Appellate Court Finds the Petitioner Who Was Terminated for Cause Not Entitled to TTD
The 3rd District recently held that a respondent does not owe TTD to a petitioner where the petitioner voluntarily removes himself from the workforce for reasons unrelated to his work injury. Interstate Scaffolding v. Workers Compensation Commission 385 Ill.App.3d 1040 (3rd Dist 2008). In this case, respondent was accommodating petitioner’s light duty restrictions. While on light duty, petitioner defaced company property having written religious messages on walls. He was terminated. The Commission found the respondent owed petitioner TTD benefits. The Appellate Court reversed noting that it would provide a windfall to a petitioner to award TTD benefits when it was his volitional conduct, unrelated to his injury, that removed him from the workforce.
Respondent had cited several cases where TTD had been denied by the Court. Those cases involved a denial of TTD following a petitioner’s refusal to accept light duty work or to participate in a vocational rehabilitation program. The Court felt these cases were not directly on point. Those cases involved a petitioner’s refusal to demonstrate effort in returning to the workforce. The Court chose to examine decisions where petitioner voluntarily took himself out of the workforce.. For example, in Granite City v. Industrial Commission 2790 Ill.App3d 1087 (1996), TTD benefits were denied when it was determined that petitioner left his light duty job to collect a pension. However, a different results was reached in Schmidgall v. Industrial Commission 268 Ill. App.3d 845 (1994), wherein TTD benefits were awarded even though petitioner had began accepting Social Security disability benefits. The Employer had suggested that by accepting these benefits petitioner had taken himself out of the work force.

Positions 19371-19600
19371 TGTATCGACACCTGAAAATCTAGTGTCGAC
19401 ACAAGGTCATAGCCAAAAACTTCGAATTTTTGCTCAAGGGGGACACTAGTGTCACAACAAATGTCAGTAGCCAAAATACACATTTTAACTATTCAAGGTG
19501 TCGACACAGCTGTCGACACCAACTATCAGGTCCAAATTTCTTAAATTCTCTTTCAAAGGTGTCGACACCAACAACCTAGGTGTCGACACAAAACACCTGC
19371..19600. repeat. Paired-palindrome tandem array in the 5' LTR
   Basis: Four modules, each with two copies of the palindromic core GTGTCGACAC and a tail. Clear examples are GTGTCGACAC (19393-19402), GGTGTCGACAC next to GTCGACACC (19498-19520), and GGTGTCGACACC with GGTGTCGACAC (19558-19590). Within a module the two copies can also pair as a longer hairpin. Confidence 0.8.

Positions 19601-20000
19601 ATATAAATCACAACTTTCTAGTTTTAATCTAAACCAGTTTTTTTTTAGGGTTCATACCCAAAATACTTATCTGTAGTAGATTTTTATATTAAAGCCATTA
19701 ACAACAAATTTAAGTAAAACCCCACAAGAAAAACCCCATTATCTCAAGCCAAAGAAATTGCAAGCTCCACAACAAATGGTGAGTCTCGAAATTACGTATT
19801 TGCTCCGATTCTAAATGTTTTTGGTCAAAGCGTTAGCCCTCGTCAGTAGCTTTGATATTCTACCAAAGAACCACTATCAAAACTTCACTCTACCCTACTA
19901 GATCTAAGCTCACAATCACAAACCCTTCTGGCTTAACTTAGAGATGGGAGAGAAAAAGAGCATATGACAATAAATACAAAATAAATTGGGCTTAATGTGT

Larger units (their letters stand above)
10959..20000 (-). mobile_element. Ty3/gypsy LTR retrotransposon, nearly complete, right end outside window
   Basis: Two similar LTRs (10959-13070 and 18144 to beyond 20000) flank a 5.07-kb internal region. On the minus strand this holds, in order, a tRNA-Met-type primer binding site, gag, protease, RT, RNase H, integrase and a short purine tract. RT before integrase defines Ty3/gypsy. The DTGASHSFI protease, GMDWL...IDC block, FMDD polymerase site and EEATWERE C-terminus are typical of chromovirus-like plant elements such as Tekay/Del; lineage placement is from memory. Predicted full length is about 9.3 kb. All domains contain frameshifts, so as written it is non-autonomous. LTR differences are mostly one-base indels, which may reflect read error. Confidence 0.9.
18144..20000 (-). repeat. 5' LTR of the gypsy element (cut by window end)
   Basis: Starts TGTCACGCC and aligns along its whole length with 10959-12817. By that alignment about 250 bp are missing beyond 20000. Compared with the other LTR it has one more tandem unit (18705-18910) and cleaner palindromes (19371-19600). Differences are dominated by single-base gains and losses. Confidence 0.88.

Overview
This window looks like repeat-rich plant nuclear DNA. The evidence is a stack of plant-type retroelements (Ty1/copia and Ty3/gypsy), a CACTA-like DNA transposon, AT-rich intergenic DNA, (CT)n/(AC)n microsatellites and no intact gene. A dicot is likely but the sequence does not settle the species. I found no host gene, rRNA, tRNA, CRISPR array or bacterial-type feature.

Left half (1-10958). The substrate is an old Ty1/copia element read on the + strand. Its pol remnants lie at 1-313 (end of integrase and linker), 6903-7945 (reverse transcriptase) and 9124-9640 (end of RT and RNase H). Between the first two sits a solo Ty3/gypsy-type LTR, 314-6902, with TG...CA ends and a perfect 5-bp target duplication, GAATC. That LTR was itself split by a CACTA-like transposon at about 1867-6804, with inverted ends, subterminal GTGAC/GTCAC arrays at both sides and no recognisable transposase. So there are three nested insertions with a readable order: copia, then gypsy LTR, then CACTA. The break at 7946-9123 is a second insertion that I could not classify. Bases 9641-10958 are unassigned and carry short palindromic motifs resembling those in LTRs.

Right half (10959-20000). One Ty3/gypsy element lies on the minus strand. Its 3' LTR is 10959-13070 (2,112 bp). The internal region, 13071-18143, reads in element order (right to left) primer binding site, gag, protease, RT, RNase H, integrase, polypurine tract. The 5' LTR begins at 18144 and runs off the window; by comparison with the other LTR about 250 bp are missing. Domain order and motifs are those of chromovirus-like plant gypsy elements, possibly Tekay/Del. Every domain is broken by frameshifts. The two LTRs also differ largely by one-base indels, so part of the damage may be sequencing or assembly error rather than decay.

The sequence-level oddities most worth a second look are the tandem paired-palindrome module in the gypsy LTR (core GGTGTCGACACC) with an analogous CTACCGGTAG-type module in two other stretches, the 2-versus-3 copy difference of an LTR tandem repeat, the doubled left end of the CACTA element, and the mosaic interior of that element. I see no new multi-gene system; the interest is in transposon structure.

The Court found these cases instructive, but they still did not go far enough. The Court looked outside of Illinois to determine what to do in the event a petitioner engaged in misconduct while on light duty. The Court noted that some jurisdictions hold that disability benefits will be denied in those circumstances where a petitioner is discharged for misconduct and the termination is unrelated to the injury. Other jurisdictions hold that a petitioner’s discharge for misconduct while on light duty does not automatically bar his claim for benefits. Instead, benefits will be awarded if the petitioner can demonstrate that his disability prevents him from obtaining new or alternative employment. The Court chose to follow those jurisdictions that deny benefits following a termination for misconduct where the termination had nothing to with petitioner’s injury. In other words, the inquiry focuses on the reason the employee was removed from the work force. It is not necessary to make the additional inquiry whether petitioner’s work related disability subsequently prevents him from obtaining a new job.
This is a good decision for employers. It allows for freedom to terminate those employees who engage in misconduct and violate company policy even though they may be on light duty. Each situation must be approached on a case by case basis. Certainly, any termination for cause must be justified and well documented. This decision provides employers cover to terminate those employees who might purposefully engage in misconduct while on light duty believing that such status protects them from appropriate adverse employment action.
Issues for determination in later cases remain. What happens when a employee is terminated for cause while on light duty and subsequently becomes restricted from all work? How will the court treat those terminations where an employee is terminated for exceeding a number of allowable absences, but the absence occurred on account of his work related disability? Such a situation could arise where the employee misses one day of light duty work because of complaints of pain, but fails to secure a doctor’s note for the absence. Indeed, another question will be was this a “termination for cause”? This is an issue that will continue to evolve.
Originally published in the Spring 2009 edition of Quinn Quarterly.